Suitable materials for the base cushion layer include any of a wide variety of materials previously used for base cushion layers, such as the condensation cured polydimethylsiloxane marketed as EC4952 by Emerson Cummings. An example of a condensation cured silicon rubber base cushion layer is GE 4044 marketed by General Electric of Waterford, N.Y. An example of an addition cured silicone rubber is Silastic J RTV marketed by Dow Corning applied over a silane primer DC-1200 also marketed by Dow Corning.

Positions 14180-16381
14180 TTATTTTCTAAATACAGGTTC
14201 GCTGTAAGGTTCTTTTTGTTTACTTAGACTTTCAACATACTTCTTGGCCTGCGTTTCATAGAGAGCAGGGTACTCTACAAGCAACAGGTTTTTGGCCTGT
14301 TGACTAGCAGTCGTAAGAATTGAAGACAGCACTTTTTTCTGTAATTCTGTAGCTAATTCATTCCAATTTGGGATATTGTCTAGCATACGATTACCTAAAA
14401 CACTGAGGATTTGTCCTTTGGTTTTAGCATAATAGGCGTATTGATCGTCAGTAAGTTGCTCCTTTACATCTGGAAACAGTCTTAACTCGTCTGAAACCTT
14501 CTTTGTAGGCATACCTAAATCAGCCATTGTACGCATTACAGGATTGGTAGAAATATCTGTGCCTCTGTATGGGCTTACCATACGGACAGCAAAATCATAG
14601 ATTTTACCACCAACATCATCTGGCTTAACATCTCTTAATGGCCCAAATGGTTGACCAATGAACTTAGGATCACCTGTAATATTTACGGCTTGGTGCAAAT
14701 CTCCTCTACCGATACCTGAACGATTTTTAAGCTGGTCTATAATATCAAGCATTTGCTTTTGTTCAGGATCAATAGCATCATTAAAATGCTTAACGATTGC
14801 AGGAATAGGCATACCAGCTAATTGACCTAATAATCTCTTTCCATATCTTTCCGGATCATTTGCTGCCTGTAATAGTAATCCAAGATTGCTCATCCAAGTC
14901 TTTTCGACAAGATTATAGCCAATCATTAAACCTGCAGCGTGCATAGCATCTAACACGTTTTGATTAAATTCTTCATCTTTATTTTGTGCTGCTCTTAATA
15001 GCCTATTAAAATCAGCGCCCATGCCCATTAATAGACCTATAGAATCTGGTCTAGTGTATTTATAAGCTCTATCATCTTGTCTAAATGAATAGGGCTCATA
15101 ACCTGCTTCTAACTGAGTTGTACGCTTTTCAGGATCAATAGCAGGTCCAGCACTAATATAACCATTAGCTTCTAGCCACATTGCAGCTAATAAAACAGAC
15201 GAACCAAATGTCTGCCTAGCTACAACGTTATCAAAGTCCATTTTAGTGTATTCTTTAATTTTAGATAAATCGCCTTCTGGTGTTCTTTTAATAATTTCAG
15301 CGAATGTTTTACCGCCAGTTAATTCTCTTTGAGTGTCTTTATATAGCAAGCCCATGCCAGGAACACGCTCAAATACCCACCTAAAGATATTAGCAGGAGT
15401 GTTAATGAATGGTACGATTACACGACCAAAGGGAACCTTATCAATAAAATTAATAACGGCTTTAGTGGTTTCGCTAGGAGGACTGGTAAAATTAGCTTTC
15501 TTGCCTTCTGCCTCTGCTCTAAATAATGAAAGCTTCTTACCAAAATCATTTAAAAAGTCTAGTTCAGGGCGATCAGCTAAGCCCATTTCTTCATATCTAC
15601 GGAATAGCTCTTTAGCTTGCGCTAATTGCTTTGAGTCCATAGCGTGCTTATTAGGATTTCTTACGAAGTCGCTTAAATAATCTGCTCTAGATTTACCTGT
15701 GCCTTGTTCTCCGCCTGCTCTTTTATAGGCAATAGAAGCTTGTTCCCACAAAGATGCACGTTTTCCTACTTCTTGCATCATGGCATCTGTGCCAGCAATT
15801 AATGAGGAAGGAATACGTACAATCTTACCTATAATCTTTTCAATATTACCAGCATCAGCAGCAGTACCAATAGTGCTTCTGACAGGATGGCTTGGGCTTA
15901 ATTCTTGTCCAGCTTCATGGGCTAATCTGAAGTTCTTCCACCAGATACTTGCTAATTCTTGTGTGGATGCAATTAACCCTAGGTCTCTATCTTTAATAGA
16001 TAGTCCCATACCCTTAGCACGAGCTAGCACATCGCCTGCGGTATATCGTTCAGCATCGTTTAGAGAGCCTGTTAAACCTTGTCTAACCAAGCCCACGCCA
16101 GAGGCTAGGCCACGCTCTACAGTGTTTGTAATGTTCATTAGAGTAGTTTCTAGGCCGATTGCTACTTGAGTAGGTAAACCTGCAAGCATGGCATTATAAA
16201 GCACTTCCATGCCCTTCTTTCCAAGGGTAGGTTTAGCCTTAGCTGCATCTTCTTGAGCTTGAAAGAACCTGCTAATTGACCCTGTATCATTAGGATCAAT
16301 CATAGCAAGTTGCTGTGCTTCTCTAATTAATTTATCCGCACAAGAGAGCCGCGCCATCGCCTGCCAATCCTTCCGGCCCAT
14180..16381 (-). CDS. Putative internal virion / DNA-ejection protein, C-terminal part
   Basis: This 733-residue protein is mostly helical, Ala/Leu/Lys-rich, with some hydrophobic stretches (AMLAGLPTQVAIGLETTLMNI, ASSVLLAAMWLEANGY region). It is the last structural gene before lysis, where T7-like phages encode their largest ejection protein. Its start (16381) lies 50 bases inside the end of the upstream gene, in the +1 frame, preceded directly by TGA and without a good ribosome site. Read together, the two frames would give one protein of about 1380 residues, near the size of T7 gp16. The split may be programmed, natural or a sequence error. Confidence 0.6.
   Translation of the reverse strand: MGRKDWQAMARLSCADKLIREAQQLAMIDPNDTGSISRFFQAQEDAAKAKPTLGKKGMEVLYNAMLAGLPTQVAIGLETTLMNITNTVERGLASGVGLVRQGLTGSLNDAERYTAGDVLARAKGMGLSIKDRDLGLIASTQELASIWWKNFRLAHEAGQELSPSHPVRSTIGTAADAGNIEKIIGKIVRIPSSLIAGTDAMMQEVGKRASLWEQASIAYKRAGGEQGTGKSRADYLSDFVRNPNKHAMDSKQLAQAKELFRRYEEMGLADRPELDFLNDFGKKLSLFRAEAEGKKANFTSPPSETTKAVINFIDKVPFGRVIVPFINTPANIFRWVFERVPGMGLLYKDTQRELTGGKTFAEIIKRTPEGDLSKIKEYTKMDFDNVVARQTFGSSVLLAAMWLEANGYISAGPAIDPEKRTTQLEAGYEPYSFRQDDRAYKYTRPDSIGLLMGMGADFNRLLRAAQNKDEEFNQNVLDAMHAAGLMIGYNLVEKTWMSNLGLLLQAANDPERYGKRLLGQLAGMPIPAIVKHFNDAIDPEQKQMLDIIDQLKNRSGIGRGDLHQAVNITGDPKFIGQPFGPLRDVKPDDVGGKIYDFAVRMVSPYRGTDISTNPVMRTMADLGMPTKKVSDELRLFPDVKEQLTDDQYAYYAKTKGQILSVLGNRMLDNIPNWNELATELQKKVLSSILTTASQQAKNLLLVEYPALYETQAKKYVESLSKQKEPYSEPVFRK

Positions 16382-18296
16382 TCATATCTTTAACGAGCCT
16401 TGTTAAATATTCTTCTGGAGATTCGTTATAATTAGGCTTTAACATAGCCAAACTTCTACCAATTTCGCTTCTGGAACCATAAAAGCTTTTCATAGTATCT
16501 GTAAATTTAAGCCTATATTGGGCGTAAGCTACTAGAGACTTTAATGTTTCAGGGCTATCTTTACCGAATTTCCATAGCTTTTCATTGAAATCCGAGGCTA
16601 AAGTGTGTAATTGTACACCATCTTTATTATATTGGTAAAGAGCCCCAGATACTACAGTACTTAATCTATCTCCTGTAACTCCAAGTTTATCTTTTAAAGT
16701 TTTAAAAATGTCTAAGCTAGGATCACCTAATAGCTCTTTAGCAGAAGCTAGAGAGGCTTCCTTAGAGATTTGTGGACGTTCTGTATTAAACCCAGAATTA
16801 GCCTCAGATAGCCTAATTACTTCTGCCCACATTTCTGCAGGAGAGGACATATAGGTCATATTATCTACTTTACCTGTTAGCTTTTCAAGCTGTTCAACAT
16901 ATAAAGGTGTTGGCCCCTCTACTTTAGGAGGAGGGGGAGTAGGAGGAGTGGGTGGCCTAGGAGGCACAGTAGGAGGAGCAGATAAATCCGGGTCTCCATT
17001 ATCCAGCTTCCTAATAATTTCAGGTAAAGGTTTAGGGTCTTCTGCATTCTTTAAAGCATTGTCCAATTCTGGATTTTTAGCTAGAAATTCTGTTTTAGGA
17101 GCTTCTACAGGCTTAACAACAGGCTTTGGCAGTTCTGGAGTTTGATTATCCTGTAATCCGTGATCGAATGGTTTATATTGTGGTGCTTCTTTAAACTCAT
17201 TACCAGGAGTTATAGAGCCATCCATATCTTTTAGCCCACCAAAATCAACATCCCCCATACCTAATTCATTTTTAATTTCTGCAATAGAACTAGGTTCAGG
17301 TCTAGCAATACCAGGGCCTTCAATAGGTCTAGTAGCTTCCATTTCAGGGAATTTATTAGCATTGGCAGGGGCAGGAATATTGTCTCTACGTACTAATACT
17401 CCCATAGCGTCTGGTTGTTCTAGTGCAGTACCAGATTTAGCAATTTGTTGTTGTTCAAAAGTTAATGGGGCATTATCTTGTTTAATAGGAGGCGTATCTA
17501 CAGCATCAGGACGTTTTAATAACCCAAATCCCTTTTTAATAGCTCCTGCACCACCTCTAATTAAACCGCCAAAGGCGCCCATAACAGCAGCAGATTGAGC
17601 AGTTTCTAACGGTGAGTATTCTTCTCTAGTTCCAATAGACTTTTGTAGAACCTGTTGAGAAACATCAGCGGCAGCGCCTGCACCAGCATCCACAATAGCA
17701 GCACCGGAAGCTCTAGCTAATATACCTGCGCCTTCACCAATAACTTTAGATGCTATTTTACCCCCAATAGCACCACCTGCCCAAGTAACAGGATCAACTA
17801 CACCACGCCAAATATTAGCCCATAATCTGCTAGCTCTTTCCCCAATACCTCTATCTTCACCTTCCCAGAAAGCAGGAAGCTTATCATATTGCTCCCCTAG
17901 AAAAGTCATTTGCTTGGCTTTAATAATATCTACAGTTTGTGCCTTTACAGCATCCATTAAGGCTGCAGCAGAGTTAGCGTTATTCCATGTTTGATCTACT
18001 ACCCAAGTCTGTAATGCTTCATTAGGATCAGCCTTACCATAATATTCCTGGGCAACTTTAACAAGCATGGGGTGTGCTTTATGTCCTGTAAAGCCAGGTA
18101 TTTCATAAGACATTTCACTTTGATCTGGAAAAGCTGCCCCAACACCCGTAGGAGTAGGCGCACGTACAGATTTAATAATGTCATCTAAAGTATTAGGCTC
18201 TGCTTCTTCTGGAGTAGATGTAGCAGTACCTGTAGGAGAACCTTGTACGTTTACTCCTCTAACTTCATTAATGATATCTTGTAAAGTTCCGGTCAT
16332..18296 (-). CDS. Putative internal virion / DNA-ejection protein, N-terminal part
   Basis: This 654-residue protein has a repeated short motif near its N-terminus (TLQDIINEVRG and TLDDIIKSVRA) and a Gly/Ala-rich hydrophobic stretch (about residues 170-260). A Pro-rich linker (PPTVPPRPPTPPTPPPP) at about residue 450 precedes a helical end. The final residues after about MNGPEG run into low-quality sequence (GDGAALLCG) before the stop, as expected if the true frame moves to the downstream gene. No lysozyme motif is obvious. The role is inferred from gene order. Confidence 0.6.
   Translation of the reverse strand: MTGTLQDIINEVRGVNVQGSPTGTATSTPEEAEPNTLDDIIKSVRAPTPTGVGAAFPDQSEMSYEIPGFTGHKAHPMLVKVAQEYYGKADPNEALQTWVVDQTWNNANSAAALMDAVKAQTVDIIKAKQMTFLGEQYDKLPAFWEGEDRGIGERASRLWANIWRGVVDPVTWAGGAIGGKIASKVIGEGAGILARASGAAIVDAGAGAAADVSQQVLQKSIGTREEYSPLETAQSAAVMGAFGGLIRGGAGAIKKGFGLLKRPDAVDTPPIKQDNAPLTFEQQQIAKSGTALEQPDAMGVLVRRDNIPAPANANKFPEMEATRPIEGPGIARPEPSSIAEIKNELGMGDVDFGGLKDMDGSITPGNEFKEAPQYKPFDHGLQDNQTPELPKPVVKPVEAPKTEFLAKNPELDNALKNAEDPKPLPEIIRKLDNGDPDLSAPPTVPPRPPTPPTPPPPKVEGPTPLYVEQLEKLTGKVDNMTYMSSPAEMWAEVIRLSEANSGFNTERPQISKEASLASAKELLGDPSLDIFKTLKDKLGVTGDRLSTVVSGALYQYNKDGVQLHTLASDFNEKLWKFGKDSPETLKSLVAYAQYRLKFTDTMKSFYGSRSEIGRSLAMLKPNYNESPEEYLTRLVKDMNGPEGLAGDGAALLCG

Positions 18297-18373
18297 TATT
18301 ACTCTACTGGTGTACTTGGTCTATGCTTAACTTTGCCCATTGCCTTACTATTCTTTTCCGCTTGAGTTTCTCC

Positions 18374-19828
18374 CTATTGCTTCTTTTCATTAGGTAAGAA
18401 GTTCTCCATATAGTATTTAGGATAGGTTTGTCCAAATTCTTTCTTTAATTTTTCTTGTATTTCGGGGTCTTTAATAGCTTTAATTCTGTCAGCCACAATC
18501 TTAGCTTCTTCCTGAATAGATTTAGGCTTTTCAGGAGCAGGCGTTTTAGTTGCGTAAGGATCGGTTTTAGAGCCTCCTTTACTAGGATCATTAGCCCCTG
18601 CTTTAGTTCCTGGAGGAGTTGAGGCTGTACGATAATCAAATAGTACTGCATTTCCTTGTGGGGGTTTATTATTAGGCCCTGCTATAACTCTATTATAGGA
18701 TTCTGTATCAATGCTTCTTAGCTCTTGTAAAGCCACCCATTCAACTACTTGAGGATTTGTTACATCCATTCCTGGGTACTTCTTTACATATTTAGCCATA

In a particular embodiment of the invention, the base cushion is resistant to cyclic stress induced deformation and hardening. Examples of suitable materials to reduce cyclic stress induced deformation and hardening are filled condensation-crosslinked PDMS elastomers disclosed in U.S. Pat. No. 5,269,740 (copper oxide filler), U.S. Pat. No. 5,292,606 (zinc oxide filler), U.S. Pat. No. 5,292,562, entitled “Fuser Roller for Fixing Toner to a Substrate”, U.S. Pat. No. 5,480,724, entitled “Fuser Roll for Fixing Toner to a Substrate Comprising Tin Oxide Fillers”, U.S. Pat. No. 5,336,539 Fuser Roll Containing Nickel Oxide Particles for Fixing Toner to a Substrate”. These materials all show reasonable thermal conductivities and much less change in hardness and creep than EC4952 or the PDMS elastomer with aluminum oxide filler. Additional suitable base cushions are disclosed in U.S. Pat. No. 5,466,533, entitled “Zinc Oxide Filled Diphenylsiloxane-Dimethylsiloxane Fuser Roll for Fixing Toner to a Substrate”, U.S. Pat. No. 5,474,852, entitled “Tin Oxide Filled Diphenylsiloxane-Dimethylsiloxane Fuser Roll for Fixing Toner to a Substrate”, U.S. Pat. No. 5,464,703, entitled “Tin Oxide Filled Dimethylsiloxane-Fluoroalkylsiloxane Fuser Roll for Fixing Toner to a Substrate.” The patents and patent applications mentioned in this paragraph are hereby incorporated herein by reference.